I’m proud to have A.J. Campbell on the blog. And gobsmacked by his steppe women. He’s the author of The Demon’s Door Bolt, and another novel to be out shortly, both of which are very strong on fighting women. I discover he’s also an artist. Here he is:

Thems what was real womenses, arr!

Steppe women have always intrigued me. Oft enough, they rose to greatness, as seen in the great number of female warrior burials. Some were buried in kurgans not reserved for just kings; and at least one woman – the so-called Golden Man of Issyk – achieved a status beyond the greatest of steppe chieftains. So, there really was a historical Xena.

Penthesilia's Little Helper

Penthesilia’s Little Helper

Brunhild and Hedgehog

Brunhild and Hedgehog

I’m not a prolific painter, especially when writing novels… which is most of the time, lately. But somehow, I’ve managed to dry-paint a few women warriors. My art tends to reflect my humour, which might not entertain everyone. Each painting is on vellum, similar to the art of the late Alberto Vargas. In essence they are ‘cartoons’ reflecting the nearly-dead pin-up genre of the 1930s and 40s.

Rokhshan (with a griffin egg)

Rokhshan (with a gryphon’s egg)

Behind each semi-realistic work, there’s an underlying truth. They are women who can hold their own against any man. More important, they are heroic, not passive reclining nudes. My favourites are The Horsebreaker, a brazen Alan woman replete with lasso, horned saddle, tamga iron and Sogdian blanket (a painting so outrageously priced that no-one will ever buy it) and Penthesilea’s Little Helper (with its baby gryphon).

Bryn back
Thanks, A.J. Another favourite of mine is Brunhild in spiky armour with a hedgehog, and she’s here although she isn’t steppe (so these are the spangens?) Rokhshan was Alexander’s wife, and A.J. had to tell me there’s a joke in there, because I wouldn’t recognise a football or a Corinthian football helmet.

I notice I’ve got him talking Xena. A.J.’s met the age of 70 (I hope he doesn’t mind me dropping that) and gave up the idiot box before Xena leapt into our lives; I’ve been telling him he missed a pop culture fighting-woman icon, if nothing else.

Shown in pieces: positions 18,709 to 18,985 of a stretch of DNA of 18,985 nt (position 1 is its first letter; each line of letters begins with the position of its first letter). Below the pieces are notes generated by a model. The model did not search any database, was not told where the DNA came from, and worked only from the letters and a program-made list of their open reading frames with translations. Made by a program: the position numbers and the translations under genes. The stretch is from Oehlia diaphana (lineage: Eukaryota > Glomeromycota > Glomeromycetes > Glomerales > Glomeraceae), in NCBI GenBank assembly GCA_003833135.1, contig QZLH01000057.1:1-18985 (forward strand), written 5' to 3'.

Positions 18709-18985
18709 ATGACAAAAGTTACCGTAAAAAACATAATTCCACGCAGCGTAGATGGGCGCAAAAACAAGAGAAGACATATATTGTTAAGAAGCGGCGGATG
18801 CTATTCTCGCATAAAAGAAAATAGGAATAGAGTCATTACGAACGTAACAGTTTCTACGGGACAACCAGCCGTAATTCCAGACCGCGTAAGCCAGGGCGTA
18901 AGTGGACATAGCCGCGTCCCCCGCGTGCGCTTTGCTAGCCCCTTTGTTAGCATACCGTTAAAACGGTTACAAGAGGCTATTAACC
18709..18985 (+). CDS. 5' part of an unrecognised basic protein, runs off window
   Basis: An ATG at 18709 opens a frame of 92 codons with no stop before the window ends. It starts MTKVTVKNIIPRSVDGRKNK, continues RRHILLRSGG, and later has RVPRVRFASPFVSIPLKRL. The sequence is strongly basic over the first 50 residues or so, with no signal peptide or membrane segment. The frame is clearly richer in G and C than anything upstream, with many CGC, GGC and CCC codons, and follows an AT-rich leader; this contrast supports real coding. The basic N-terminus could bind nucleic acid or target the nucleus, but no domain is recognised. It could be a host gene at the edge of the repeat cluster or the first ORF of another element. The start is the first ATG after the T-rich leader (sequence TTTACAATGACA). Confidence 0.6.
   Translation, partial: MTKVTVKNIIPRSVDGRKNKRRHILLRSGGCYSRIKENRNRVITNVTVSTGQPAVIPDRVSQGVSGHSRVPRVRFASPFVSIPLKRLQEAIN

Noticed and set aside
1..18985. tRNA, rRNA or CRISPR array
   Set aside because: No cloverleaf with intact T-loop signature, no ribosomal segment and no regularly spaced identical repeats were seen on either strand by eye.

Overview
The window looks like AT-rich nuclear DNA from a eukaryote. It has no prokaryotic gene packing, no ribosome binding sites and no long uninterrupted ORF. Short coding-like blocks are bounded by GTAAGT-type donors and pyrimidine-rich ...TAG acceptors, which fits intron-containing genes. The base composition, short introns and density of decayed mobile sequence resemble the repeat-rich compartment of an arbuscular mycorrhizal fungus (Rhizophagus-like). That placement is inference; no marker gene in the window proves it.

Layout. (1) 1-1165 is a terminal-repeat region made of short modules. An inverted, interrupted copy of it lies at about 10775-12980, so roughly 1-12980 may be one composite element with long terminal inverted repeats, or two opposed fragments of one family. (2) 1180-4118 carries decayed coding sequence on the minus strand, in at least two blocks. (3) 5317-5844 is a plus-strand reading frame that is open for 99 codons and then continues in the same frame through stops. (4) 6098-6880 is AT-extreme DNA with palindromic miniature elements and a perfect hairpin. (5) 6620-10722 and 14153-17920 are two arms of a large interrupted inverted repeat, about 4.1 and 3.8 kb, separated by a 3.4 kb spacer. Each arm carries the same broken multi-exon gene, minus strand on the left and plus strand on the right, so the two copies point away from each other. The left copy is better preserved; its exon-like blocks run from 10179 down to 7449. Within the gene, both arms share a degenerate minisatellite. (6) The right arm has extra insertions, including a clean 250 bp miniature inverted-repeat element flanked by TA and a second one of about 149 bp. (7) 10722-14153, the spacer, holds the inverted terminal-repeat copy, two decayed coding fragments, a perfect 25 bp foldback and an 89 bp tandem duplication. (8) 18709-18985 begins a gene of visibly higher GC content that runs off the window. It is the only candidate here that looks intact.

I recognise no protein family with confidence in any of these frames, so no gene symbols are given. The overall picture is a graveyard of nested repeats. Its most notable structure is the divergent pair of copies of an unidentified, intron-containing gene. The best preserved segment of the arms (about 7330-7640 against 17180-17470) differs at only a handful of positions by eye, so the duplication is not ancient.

You can find these and others for sale on his End of Days Press website – along with a fantastic little shop for re-created arms and armour, horse bows and swords, steppe helmets, the akinakes as featured in The Demon’s Door Bolt, and even your steppe accessories. A.J. Campbell is an archery instructor and a living-history reenactor, and him and his make the weaponry.

Women, Barbarians and the Dread Interpretation

I think the person in the street knows by now, women were better off in barbarian societies. That’s a blanket statement I can conscientiously make. I have even thought, on my travels in the past, we aren’t the most feminist society that has ever been. I’m hesitant there, but I’d say, don’t make that assumption. If I were a woman in the Middle Ages, I’d want to be either Norse or from the steppe. So I have a laugh when I see macho projections onto Vikings or steppe hordes (that isn’t true: I don’t have a laugh, I have a cry).

It’s risky to let scholars intervene between you and the source material. They can skew your perceptions. In the Nibelungenlied (German, circa 1200), Brunhild warns her suitors: “He will have to cast the weight, follow through with a leap, and then throw the javelin with me. Do not be too hasty – you may well lose your lives and your reputations here,” said the charming woman. “Consider it very closely.”  And Hatto footnotes, There is always a touch of burlesque when Brunhild goes into action. I like you, A.T. Hatto; you translated a steppe epic, bless you; but why is this burlesque? Brunhild’s a riot, I grant you, but the butt of the burlesque is Gunther. The Nibelungenlied can be (mis)taken for misogynist. Its society, yes, which hides a girl away; but distinguish from that the author’s stance. Are we happy when Brunhild is robbed of her vast strength and Gunther manages to sleep with his wife? He can scarcely deserve her less. On his second attempt at a wedding night Hatto apologises for the poet, who as a child of his age, is shocked by her refusal to consummate the marriage. Is he? He’s thrown in a conservative sentence – at face value – but that has been a strategy of poets since. Does the story support a husband’s right? Doesn’t the story ask questions?

While we’re on this folklore motif – the girl who challenges her suitors to trials of strength – let’s visit Qaidu’s daughter Qutulun, over in Turkestan and eighty years after the Nibelungenlied was written: she put the folktale into practice. I love it when people decide to live out fiction. She had the wherewithal, and beat her suitors at wrestling. She didn’t have them killed, but only took a forfeit of horses.

Four centuries later – we’re in the 1650s now – a Dutch embassy to China, shortly after the Qing conquest, leaves us sketches of your typical northern woman, in contrast to Han Chinese. The women from the north strode around on big feet, with unpainted faces, while the Chinese were caked in make-up and didn’t walk anywhere on their lotus-feet. The Europeans seem amused and oddly charmed to meet these Tartar ladies – forward, free and easy, very hospitable – although the ambassador’s eyes might have spun when she unbuttoned him. Here are two encounters: